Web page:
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Providing evidence to improve practice

Individual study: Dead or alive? Comparing costs and benefits of lethal and non-lethal human-wildlife conflict mitigation on livestock farms

Published source details

McManus J.S., Dickman A.J., Gaynor D., Smuts B.H. & Macdonald B.W. (2015) Dead or alive? Comparing costs and benefits of lethal and non-lethal human-wildlife conflict mitigation on livestock farms. Oryx, 49, 687-695


This study is summarised as evidence for the intervention(s) shown on the right. The icon shows which synopsis it is relevant to.

Fit livestock with protective collars to reduce risk of predation by mammals to reduce human-wildlife conflict Terrestrial Mammal Conservation

A replicated, before-and-after study in 2006–2009 of seven livestock farms in savanna and shrubland in Eastern Cape, South Africa (McManus et al. 2015) found that using livestock protection collars reduced livestock fatalities caused by predators, compared to the rate when predators were controlled by lethal means. Results were not tested for statistical significance. When livestock collars were used, 1–12% of livestock were killed each year by predators. When not using livestock collars but, instead, carrying out lethal predator control, 6–31% of livestock were killed. Costs of using livestock collars (3.5 USD/livestock animal) were comparable to those of lethal control (0.7–6.0 USD/livestock animal). In August 2006–August 2007, all seven farms used lethal methods, including trapping and shooting, to control black-backed jackals Canis mesomelas, caracals Caracal caracal and leopards Panthera pardus. In September 2007–September 2009, all farms fitted animals with epoxy–metal mesh collars that protected the animal’s neck from predator bites. Farmers reported numbers of livestock killed by predators, and associated costs, in September in 2007–2009.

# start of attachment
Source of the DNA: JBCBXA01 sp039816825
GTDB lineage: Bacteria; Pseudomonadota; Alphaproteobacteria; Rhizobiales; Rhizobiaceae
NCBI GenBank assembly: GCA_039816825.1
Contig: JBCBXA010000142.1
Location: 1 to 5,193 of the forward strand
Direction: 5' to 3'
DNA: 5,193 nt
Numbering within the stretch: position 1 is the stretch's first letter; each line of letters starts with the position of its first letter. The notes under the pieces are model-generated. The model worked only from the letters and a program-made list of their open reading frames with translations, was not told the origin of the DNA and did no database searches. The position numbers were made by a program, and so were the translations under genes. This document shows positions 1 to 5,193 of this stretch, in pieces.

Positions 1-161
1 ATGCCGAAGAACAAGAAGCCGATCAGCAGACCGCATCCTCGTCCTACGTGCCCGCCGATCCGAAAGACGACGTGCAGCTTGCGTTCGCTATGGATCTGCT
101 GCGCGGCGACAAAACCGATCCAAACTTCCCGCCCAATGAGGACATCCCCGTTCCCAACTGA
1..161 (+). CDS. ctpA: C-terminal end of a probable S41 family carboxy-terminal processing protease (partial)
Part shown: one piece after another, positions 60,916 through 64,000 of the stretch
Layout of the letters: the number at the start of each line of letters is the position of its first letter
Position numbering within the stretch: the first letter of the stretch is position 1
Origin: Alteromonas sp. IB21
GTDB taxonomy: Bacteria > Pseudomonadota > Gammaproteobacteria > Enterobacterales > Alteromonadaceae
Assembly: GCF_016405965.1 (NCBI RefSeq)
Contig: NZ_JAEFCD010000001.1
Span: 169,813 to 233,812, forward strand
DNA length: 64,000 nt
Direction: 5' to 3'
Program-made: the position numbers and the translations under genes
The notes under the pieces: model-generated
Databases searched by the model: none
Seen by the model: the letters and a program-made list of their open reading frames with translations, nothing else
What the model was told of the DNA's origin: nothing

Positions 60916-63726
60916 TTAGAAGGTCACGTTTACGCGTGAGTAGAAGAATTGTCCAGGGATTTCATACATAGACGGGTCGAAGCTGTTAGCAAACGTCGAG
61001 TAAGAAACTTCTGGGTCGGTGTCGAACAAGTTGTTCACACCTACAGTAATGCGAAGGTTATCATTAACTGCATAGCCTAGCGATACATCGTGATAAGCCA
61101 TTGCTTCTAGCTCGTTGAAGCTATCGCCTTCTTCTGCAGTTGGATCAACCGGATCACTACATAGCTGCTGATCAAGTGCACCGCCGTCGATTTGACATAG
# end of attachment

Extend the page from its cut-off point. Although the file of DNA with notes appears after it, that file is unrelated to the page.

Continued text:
(Summarised by Devin Nieusma )

Use guardian animals (e.g. dogs, llamas, donkeys) bonded to livestock to deter predators to reduce human-wildlife conflict Terrestrial Mammal Conservation

A replicated, before-and-after study in 2007–2009 of four livestock farms in savanna and shrubland in Eastern Cape, South Africa (McManus et al. 2015) found that using dogs Canis lupus familiaris and alpacas Vicugna pacos to guard livestock reduced attacks by carnivores on livestock, compared to using lethal control of predators. Results were not tested for statistical significance. When guard animals were used, 0–15% of livestock were killed each year by predators, but when lethal predator-control methods were used 5–45% of livestock were killed. Costs of using non-lethal control were lower (0.73–6.02 USD/livestock animal) than were those of lethal control (0.95–­7.94 USD/livestock animal). In August 2006–August 2007, all four farms used lethal methods, including trapping and shooting, to control black-backed jackals Canis mesomelas, caracals Caracal caracal and leopards Panthera pardus. In September 2007–September 2009, farms either used guard dogs (three farms) or alpacas (one farm) to protect animals. Farmers reported the number of livestock killed by predators and associated costs, each September, in 2007–2009.

(Summarised by Devin Nieusma )